(Note: Ewald proposes to alter צרי into צדי (after the Aramaean), "rust," and renders it: "Memphis will be eternal rust." But to this Hitzig has very properly objected that in Ezekiel 24:6, Ezekiel 24:11, rust is called חלאה; and that even in Psalm 6:3 יומם does not mean perpetual or eternal. Hvernick proposes to explain צרים, from the Aramaean zer', to rend or tear in pieces, "Memphis shall become perpetual rents." To this also it may be objected, that צרים in Hebrew has the standing meaning of oppressors; and that יומם, interdiu, is not equivalent to perpetual; and still further, that the preposition ל could not be omitted before צרי.)

As Hitzig has correctly observed, צרי יומם is the same as שׁדד בּצּהרים in Jeremiah 15:8, and is the opposite of שׁדדי לילה in Obadiah 1:5. The enemy who comes by day, not in the night, is the enemy who does not shun open attack. The connection with נף is to be explained by the same rule as Jeremiah 24:2, "the one basket - very good figs." Memphis will have enemies in broad daylight, i.e., will be filled with them. און equals און, אן, in Genesis 41:45, Genesis 41:50 (Egyptian An, or Anu), is the popular name of Heliopolis in Lower Egypt (see the comm. on Genesis 41:45); and the form און (a vain thing, or idol) is probably selected intentionally in the sense of an idol-city (see the comm. on Hosea 4:15), because On-Heliopolis (בּית־שׁמשׁ in Jeremiah 43:13) was from time immemorial one of the principal seats of the Egyptian worship of the sun, and possessed a celebrated temple of the sun, with a numerous and learned priesthood (see the comm. on Genesis 41:45, ed. 2). פּי־בסת, i.e., βουβαστός (lxx), or βουβαστίν (Herod. ii. 59), Egyptian Pi-Pasht, i.e., the place of Pasht, so called from the cat-headed Bubastis or Pasht, the Egyptian Diana, which was worshipped there in a splendid temple. It was situated on the royal canal leading to Suez, which was begun by Necho and finished under Ptolemy II, not far from its junction with the Pelusiac arm of the Nile. It was the chief seat of the Nomos Bubastites, was destroyed by the Persians, who demolished its walls (Diod. Sic. xvi. 51), and has entirely disappeared, with the exception of some heaps of ruins which still bear the name of Tel Bastah, about seven hours' journey from the Nile (compare Ges. Thes. pp. 1101ff., and Leyrer in Herzog's Encyclopaedia, s.v.). The Nomos of Bubastis, according to Herod. ii. 166, was assigned to the warrior-caste of Calasirians. The בּחוּרים, the young military men, will fall by the sword; and הנּה, not αἱ γυναῖκες (lxx and others), but the cities themselves, i.e., their civil population as distinguished from the military garrison, shall go into exile. This explanation of הנּה is commended by בּנותיה in Ezekiel 30:18. תּחפנחס or תּחפּנחס (Jeremiah 43:7., Ezekiel 44:1; Ezekiel 46:14), and תּחפנס in Jeremiah 2:16 (Chetib), is Τάφναι, Τάφνη (lxx), or Δάφναι (Herod. ii. 30. 107), a frontier city of Egypt in the vicinity of Pelusium, after the time of Psammetichus a fortification with a strong garrison, where a palace of Pharaoh was also to be found, according to Jeremiah 43:9. After the destruction of Jerusalem, a portion of the Jews took refuge there, and to them Jeremiah predicted the punishment of God on the conquest of Egypt by Nebuchadnezzar (Jeremiah 43:7., Ezekiel 44:1.). In the case of השך the reading varies; the printed Masora at Genesis 39:3 giving חשׂך as the reading to be found in all the codices examined by the author of the Masora; whereas many of the codices and printed editions have חשׁך, and this is adopted in all the ancient versions. This is evidently the correct reading, as חשׂך does not furnish an appropriate meaning, and the parallel passages, Ezekiel 32:8; Isaiah 13:10; Joel 3:4; Amos 8:9, all favour חשׁך. The darkening of the day is the phenomenal prognostic of the dawning of the great day of judgment upon the nations (cf. Joel 2:10; Joel 3:4, Joel 3:15; Isaiah 13:10, etc.). This day is to dawn upon Egypt at Tachpanches, the border fortress of the land towards Syria and Palestine, when the Lord will break the yokes of Egypt. These words point back to Leviticus 26:13, where the deliverance of Israel from the bondage of Egypt is called the breaking in pieces of its yokes (see also Ezekiel 34:27). That which took place then is to be repeated here. The yokes which Egypt put upon the nations are to be broken; and all the proud might of that kingdom is to be brought to an end (גּאון עזּהּ, as in Ezekiel 30:6). In Ezekiel 30:18, היא, which stands at the head in an absolute form, points back to בּתּחפנחס. The city (Daphne) will be covered with cloud, i.e., will be overthrown by the judgment; and her daughters, i.e., the smaller cities and hamlets dependent upon her (cf. Ezekiel 16:46 and Ezekiel 26:6), will go into captivity in the persons of their inhabitants. It follows from this that Daphne was the chief city of a Nomos in Lower Egypt; and this is confirmed by the circumstance that there was a royal palace there. If we compare the threat in this verse, that in Tachpanches an end is to be put to the proud might of Pharaoh, with the threatening words of Jeremiah 43:9., to the effect that Nebuchadnezzar would set up his throne at Tachpanches and smite Egypt, it is evident that the situation of Daphne must at that time have been such that the war between Egypt and Babylonia would necessarily be decided in or near this city. These prophetic utterances cannot be explained, as Kliefoth supposes, from the fact that many Jews had settled in Daphne; nor do the contents of this verse furnish any proof that Ezekiel did not utter this prophecy of his till after the Jews had settled there (Jeremiah 43:1-13 and 44). Ezekiel 30:19 serves to round off the prophecy.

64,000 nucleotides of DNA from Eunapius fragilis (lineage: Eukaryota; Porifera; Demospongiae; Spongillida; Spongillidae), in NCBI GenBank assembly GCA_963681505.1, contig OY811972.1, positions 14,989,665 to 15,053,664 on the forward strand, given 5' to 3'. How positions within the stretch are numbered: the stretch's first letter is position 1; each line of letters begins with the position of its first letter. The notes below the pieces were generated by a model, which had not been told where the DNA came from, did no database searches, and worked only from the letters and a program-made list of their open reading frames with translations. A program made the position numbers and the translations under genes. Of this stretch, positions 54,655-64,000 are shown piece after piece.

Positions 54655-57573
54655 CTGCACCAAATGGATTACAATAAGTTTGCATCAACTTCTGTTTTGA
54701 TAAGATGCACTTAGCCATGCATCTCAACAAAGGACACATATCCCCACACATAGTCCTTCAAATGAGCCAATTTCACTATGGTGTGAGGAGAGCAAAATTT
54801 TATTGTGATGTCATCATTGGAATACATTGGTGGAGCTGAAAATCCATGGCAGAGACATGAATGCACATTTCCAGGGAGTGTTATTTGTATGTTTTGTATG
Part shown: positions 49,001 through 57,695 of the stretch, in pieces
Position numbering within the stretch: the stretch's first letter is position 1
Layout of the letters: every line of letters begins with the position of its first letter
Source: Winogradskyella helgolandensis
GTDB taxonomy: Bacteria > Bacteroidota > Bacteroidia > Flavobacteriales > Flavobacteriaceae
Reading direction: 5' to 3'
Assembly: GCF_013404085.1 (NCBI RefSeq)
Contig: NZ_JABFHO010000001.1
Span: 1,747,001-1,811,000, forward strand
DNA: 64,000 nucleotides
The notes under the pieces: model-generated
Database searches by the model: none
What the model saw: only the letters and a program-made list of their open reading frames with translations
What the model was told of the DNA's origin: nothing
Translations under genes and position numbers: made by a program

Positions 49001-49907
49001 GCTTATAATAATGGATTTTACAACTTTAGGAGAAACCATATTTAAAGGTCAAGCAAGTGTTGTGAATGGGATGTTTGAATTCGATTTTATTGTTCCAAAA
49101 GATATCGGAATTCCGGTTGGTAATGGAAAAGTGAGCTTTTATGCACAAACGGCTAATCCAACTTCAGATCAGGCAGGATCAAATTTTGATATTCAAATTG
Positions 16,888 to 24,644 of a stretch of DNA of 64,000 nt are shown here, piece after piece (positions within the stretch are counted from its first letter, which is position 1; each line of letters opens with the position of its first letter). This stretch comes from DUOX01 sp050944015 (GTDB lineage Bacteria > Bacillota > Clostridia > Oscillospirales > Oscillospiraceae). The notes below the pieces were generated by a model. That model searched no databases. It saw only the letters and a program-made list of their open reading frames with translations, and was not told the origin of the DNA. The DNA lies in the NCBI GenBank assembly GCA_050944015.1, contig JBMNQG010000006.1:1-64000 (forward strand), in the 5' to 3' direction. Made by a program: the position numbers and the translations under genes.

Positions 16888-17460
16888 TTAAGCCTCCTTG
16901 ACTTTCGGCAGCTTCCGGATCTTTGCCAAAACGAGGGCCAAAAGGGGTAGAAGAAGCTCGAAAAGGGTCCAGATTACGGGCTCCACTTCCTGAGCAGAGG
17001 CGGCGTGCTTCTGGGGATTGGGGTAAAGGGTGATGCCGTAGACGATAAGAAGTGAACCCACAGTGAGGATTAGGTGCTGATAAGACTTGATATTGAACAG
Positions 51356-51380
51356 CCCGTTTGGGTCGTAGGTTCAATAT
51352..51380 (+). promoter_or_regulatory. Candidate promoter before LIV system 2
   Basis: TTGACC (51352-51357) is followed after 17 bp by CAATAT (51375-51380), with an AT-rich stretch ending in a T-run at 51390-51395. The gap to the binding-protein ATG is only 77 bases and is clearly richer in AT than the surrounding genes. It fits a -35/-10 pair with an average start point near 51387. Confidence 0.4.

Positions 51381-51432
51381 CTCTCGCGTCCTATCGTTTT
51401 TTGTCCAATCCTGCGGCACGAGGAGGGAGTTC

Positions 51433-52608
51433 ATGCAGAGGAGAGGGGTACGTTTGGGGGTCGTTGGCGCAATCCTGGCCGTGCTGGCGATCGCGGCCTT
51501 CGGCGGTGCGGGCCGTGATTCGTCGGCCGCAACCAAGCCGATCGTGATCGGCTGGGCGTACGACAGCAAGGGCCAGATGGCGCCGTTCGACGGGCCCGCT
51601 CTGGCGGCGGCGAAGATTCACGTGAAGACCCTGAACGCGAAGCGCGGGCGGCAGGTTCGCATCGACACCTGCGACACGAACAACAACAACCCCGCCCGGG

Ezekiel 32:10 Parallel Commentaries

Treasury of Scripture Knowledge

amazed

Ezekiel 27:35 All the inhabitants of the isles shall be astonished at you, and their kings shall be sore afraid...

Deuteronomy 29:24 Even all nations shall say, Why has the LORD done thus to this land? what means the heat of this great anger?

1 Kings 9:8 And at this house, which is high, every one that passes by it shall be astonished, and shall hiss; and they shall say...

my sword

Deuteronomy 32:41 If I whet my glittering sword, and my hand take hold on judgment; I will render vengeance to my enemies...

and they

Ezekiel 26:16 Then all the princes of the sea shall come down from their thrones, and lay away their robes, and put off their broidered garments...

Ezekiel 30:9 In that day shall messengers go forth from me in ships to make the careless Ethiopians afraid, and great pain shall come on them...

Exodus 15:14-16 The people shall hear, and be afraid: sorrow shall take hold on the inhabitants of Palestina...

Jeremiah 51:9 We would have healed Babylon, but she is not healed: forsake her, and let us go every one into his own country...

Zechariah 11:2 Howl, fir tree; for the cedar is fallen; because the mighty are spoiled: howl, O you oaks of Bashan...

Revelation 18:10 Standing afar off for the fear of her torment, saying, Alas, alas that great city Babylon...

Cross References
Isaiah 30:32
And every stroke of the appointed staff that the LORD lays on them will be to the sound of tambourines and lyres. Battling with brandished arm, he will fight with them.

Ezekiel 26:16
Then all the princes of the sea will step down from their thrones and remove their robes and strip off their embroidered garments. They will clothe themselves with trembling; they will sit on the ground and tremble every moment and be appalled at you.

Ezekiel 27:35
All the inhabitants of the coastlands are appalled at you, and the hair of their kings bristles with horror; their faces are convulsed.

Ezekiel 30:9
"On that day messengers shall go out from me in ships to terrify the unsuspecting people of Cush, and anguish shall come upon them on the day of Egypt's doom; for, behold, it comes!